Arlo Maverick's latest celebrates blue-collar Edmonton

· The Pulse

A longtime Edmonton rapper is dedicating his forthcoming sophomore album to the working class.

"I've always had jobs that I've looked at as being private investors that don't realize they're investing into my dreams," 43-year-old Arlo Maverick told Taproot. "I would take on jobs that would provide me with the flexibility to be able to reinvest in the music, and also provide me with enough money to reinvest in music."

Blue Collar, which comes out on Oct. 20, is his second full-length release as a solo artist. Prior to performing on his own, he was best known as a member of the hip-hop crew Politic Live.

"I've always been based out of Edmonton. I think that it's probably my biggest source of inspiration," said Maverick, who has been rapping since high school. "As much as people wonder why I love Edmonton so much, I don't think I would create what I create had it not been for Edmonton and the community that surrounds me."

Blue Collar features fellow Edmontonians KazMega, Just Moe, Selassie Drah, and Dirt Gritie (also of Politic Live), among others. KazMega and Just Moe appear on lead single Night Shift. The video depicts the experience of working overnight to get by, though Maverick says his album is for workers of all stripes.

"I work in the oil industry, but the album isn't just for people who work in the oil industry or people who work in factories," he said. "It's something that I think a lot of people who work at desk jobs can understand or can relate to, but I just framed it from a blue-collar perspective."

Maverick works for National Oilwell Varco, whose initialism "NOV" is emblazoned on his work uniform. A new colleague once glibly joked that it stands for "Nothing Of Value," he said.

"It just seemed like a real odd comment to make to someone who's just starting. There was a point in time of me working here where the management was extremely toxic and created a really negative environment," Maverick said. "That was essentially the birth of the whole idea of writing Blue Collar, because I needed something to express, and Nothing Of Value became the first song that planted the seeds for what eventually became Blue Collar."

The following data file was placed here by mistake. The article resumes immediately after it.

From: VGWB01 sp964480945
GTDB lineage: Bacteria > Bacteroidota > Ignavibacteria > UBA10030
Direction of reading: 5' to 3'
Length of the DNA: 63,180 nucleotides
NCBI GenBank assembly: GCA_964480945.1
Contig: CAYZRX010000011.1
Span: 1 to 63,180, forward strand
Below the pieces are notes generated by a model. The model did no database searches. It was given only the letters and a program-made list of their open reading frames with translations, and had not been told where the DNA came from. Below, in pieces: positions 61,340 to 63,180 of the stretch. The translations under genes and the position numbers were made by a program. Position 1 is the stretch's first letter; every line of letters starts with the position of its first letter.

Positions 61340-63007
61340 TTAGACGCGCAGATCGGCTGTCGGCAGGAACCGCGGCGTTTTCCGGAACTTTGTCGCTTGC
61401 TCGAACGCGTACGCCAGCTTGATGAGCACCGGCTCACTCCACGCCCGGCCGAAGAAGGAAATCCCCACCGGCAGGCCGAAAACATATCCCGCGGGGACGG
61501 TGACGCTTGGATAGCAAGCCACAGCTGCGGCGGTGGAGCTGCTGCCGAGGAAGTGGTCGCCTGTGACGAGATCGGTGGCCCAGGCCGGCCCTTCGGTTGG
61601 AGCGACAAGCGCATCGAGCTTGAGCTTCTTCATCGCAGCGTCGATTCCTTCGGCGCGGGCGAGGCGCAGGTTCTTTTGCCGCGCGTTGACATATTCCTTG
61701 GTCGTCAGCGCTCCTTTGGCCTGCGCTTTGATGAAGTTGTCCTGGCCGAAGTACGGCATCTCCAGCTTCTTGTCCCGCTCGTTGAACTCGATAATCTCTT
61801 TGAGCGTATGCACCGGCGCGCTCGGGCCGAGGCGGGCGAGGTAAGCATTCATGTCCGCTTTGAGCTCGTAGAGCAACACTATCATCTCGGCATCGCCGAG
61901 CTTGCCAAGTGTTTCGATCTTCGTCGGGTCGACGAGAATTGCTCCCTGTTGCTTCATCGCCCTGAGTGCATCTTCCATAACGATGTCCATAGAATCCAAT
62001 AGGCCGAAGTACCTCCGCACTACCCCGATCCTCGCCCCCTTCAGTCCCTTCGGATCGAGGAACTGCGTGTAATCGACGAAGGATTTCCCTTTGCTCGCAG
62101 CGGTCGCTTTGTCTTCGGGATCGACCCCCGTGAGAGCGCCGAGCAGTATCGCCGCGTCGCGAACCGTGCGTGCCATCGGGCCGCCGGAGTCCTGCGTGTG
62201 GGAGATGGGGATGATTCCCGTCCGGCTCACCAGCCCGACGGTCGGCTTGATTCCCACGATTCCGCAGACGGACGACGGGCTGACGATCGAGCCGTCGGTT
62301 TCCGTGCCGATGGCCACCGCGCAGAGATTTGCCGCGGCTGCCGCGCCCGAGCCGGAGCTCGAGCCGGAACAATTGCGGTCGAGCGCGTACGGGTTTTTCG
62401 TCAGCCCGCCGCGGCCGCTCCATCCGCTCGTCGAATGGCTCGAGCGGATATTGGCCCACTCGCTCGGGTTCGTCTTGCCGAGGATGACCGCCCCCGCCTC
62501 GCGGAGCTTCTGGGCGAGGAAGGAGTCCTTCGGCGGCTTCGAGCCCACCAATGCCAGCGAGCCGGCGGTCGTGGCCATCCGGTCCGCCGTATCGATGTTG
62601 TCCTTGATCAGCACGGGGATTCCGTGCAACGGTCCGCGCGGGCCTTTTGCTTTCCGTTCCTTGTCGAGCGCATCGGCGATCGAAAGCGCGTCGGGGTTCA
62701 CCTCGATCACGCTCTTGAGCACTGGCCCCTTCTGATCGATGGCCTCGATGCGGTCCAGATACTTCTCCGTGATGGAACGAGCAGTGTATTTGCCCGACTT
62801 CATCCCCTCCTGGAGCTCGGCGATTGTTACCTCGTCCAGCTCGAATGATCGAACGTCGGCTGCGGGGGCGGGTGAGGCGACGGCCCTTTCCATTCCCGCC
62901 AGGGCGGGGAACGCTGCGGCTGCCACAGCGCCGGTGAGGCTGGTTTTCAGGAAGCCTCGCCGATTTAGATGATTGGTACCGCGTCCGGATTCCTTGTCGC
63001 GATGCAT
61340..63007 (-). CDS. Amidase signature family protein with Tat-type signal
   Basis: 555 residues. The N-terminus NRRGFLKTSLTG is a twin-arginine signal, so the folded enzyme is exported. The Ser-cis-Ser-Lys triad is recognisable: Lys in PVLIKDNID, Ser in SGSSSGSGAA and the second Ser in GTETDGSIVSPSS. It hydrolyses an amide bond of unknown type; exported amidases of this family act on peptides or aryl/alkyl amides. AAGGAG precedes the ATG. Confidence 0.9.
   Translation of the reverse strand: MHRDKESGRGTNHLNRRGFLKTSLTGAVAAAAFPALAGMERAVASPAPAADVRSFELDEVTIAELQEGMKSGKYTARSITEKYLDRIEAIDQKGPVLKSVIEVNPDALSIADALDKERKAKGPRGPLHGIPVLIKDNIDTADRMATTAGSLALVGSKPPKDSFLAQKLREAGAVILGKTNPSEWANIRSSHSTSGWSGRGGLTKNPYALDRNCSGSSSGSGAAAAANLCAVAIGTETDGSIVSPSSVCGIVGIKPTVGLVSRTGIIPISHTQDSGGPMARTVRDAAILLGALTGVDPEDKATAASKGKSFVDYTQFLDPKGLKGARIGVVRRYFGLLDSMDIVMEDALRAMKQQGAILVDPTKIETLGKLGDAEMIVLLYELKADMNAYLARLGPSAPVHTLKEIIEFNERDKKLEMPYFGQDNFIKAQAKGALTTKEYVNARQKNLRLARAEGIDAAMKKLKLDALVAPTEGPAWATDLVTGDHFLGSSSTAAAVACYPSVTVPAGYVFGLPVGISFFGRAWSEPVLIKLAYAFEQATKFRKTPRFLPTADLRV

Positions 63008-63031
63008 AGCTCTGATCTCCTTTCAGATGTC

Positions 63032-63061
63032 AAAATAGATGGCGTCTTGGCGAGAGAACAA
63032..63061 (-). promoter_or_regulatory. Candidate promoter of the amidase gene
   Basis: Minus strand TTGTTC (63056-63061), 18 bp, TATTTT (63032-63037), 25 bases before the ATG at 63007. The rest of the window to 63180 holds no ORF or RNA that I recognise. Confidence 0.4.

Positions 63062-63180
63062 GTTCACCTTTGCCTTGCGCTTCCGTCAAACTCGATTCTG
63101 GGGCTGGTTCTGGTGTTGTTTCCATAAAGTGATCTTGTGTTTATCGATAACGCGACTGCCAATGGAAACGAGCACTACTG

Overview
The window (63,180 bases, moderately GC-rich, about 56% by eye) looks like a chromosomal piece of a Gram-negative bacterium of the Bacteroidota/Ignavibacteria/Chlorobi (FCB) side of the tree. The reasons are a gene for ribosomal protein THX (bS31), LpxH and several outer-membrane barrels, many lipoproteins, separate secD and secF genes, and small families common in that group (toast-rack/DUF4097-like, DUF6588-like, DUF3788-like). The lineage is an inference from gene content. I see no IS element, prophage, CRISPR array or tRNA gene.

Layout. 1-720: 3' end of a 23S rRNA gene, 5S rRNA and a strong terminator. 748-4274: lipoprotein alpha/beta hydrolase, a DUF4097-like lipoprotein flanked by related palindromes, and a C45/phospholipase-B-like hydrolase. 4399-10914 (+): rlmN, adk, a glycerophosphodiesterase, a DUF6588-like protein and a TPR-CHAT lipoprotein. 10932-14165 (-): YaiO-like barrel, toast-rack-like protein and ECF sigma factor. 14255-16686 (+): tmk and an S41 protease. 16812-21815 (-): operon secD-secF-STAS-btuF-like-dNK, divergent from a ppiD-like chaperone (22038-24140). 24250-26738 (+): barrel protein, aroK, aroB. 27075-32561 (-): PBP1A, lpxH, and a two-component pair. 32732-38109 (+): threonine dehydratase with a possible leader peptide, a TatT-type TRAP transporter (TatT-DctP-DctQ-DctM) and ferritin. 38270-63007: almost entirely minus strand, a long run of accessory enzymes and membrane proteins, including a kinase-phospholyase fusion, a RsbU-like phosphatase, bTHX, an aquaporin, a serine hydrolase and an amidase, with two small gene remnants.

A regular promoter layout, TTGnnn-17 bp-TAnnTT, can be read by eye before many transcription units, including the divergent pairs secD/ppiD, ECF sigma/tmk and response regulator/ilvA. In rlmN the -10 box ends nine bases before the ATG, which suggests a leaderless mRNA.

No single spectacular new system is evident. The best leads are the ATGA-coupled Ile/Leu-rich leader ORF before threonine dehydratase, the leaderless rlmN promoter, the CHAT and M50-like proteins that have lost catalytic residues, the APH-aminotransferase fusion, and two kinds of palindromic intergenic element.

Maverick's next single and video is for the track Day Ones, a celebration of the local hip-hop community that artistically raised him. It comes out on Oct. 4, and features community members old and young, including those from his former record label Music for Mavericks.

Rapper Arlo Maverick splays across a stoop, lit in blue under the cover of dark.

Rapper Arlo Maverick's album Blue Collar tackles working-class themes. The lead single is Night Shift. (Samjay)

"'Day ones' is a term that within hip-hop refers to people who were there from the jump," he said. "I wanted the video to be a snapshot of that time period in my life where the artists from this label we were running became a family. A lot of cool people we were able to interact with, and also mentor and also manage and help promote, and even just people who came in to help in any way they could."

Maverick's love for Edmonton and its hip-hop scene extends to the new generation of artists. He is an active mentor, sharing his industry knowledge on YouTube and working with young artists directly. Mouraine, whose album In Search of Gold came out this spring, earned a shout-out, as did K-Riz, who recently relocated to Calgary before releasing the album One Way Ticket on Sept. 15.

Maverick also celebrates the world of Edmonton hip-hop through filmmaking. His latest work is a documentary called Untouchable Crew, supported by TELUS Storyhive. It celebrates Edmonton's breakdancing scene in the 1980s with a focus on the eponymous b-boy crew.

Blue Collar will be available on all major streamers starting Oct. 20, and Maverick will celebrate its release with a live performance at the Old Strathcona Performing Arts Centre on Oct. 21. In the meantime, you can also stream his Quintessential Arlo playlist on Spotify.